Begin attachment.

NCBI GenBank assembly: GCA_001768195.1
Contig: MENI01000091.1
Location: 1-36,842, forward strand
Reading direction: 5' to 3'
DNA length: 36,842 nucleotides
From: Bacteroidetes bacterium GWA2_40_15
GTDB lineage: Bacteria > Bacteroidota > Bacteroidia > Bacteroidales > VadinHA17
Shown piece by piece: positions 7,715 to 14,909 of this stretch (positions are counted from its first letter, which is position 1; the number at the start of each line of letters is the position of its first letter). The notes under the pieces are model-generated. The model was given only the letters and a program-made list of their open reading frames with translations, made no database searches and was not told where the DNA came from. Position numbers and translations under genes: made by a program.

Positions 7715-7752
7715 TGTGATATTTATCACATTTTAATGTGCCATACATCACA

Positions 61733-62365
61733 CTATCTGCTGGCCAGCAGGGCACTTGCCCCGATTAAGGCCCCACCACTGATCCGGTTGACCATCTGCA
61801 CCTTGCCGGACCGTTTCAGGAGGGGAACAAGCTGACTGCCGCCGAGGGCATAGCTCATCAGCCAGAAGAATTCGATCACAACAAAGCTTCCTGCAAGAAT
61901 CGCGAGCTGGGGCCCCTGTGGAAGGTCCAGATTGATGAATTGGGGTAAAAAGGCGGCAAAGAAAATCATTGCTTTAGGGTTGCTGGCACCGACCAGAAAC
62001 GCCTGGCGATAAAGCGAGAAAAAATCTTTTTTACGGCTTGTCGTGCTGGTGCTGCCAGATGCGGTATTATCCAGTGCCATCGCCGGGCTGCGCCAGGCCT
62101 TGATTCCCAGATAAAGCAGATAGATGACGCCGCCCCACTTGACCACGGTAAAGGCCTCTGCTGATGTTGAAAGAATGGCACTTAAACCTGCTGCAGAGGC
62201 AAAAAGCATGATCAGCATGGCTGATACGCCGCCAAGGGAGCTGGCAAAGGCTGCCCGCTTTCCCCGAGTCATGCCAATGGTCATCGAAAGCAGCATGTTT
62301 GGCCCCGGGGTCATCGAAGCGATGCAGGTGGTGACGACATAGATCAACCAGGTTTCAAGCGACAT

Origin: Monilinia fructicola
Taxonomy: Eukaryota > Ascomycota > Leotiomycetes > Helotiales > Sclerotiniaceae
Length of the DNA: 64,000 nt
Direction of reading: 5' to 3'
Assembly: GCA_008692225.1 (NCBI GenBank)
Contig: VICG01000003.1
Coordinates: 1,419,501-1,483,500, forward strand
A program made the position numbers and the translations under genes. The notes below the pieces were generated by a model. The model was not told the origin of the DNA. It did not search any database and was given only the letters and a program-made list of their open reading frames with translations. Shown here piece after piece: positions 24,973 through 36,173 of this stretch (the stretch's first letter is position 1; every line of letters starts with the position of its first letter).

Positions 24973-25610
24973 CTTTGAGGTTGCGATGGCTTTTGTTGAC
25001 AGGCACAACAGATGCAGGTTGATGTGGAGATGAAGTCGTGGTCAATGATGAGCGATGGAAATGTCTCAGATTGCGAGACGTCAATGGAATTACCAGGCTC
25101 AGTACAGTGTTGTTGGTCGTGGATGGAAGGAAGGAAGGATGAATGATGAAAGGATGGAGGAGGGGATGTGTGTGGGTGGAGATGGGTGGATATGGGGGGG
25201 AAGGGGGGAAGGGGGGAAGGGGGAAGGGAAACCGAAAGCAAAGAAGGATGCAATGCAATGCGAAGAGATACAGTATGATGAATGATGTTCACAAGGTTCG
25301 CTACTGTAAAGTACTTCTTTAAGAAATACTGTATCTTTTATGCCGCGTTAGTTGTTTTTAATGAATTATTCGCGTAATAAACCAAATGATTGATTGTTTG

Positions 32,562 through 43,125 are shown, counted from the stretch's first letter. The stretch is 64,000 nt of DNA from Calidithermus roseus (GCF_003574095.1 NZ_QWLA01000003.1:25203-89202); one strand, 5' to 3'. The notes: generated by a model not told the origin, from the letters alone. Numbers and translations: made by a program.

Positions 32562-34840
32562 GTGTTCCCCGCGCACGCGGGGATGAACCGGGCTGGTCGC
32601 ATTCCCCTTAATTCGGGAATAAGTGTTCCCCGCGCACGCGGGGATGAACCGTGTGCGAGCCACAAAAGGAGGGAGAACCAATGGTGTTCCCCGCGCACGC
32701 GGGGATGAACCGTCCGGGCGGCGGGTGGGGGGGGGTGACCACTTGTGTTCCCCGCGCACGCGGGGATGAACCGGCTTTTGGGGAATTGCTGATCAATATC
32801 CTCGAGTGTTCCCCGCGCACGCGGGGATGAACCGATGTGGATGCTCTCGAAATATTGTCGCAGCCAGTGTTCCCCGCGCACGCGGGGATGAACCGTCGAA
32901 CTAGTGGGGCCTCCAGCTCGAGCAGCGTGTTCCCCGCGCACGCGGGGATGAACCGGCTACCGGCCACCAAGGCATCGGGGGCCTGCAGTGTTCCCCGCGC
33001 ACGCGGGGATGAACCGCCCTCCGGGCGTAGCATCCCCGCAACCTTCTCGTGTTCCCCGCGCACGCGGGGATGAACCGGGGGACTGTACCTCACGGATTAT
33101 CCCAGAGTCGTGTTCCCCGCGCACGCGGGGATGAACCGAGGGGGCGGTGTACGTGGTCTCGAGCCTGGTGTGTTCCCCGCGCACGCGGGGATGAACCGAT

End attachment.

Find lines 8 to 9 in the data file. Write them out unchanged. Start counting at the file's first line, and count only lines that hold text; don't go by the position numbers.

Shown piece by piece: positions 7,715 to 14,909 of this stretch (positions are counted from its first letter, which is position 1; the number at the start of each line of letters is the position of its first letter). The notes under the pieces are model-generated. The model was given only the letters and a program-made list of their open reading frames with translations, made no database searches and was not told where the DNA came from. Position numbers and translations under genes: made by a program.

Positions 7715-7752